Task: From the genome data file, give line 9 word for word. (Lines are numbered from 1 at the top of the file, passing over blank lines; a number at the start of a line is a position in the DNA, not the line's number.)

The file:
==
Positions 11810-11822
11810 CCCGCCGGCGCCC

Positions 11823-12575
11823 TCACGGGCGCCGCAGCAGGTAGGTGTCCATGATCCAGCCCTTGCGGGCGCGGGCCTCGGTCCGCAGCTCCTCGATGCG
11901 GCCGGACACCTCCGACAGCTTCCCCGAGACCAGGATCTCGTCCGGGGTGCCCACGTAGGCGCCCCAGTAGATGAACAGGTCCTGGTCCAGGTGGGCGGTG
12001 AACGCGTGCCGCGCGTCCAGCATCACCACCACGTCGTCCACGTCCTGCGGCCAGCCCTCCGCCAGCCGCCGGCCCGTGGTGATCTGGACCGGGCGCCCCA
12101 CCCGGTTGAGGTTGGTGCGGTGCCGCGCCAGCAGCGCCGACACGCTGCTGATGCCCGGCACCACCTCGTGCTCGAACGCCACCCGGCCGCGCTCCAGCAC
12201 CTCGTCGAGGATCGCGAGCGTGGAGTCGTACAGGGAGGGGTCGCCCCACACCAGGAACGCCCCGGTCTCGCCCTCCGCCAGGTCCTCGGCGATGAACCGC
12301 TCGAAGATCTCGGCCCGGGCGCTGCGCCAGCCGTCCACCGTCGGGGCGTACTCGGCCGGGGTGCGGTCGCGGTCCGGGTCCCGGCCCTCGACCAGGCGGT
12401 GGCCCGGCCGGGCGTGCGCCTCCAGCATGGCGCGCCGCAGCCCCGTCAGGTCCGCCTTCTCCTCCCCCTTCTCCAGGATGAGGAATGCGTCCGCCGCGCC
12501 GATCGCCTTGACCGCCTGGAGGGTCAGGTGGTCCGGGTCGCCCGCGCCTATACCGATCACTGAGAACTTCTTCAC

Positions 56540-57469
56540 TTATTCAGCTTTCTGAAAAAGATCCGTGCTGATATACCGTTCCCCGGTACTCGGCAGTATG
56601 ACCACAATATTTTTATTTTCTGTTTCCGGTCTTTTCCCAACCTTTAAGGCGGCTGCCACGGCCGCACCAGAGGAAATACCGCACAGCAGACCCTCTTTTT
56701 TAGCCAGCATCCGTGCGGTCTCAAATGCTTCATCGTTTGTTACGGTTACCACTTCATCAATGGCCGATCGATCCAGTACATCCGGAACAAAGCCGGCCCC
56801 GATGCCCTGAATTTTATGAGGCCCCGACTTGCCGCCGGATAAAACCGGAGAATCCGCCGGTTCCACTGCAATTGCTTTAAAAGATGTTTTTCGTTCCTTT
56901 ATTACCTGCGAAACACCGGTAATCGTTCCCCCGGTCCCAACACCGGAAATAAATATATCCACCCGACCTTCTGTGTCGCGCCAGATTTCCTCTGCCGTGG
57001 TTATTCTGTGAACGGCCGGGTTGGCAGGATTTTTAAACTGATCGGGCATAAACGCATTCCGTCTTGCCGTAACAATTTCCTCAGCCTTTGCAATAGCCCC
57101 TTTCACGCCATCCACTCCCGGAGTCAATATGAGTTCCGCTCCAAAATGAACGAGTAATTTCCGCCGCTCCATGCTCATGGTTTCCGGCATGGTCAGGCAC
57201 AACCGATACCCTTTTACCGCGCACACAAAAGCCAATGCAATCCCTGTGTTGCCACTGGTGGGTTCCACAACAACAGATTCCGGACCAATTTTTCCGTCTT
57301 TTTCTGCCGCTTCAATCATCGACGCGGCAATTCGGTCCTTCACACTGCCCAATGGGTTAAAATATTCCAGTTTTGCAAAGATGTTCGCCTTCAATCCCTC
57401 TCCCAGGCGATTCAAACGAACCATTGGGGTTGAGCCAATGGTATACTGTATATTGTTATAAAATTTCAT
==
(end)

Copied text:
12301 TCGAAGATCTCGGCCCGGGCGCTGCGCCAGCCGTCCACCGTCGGGGCGTACTCGGCCGGGGTGCGGTCGCGGTCCGGGTCCCGGCCCTCGACCAGGCGGT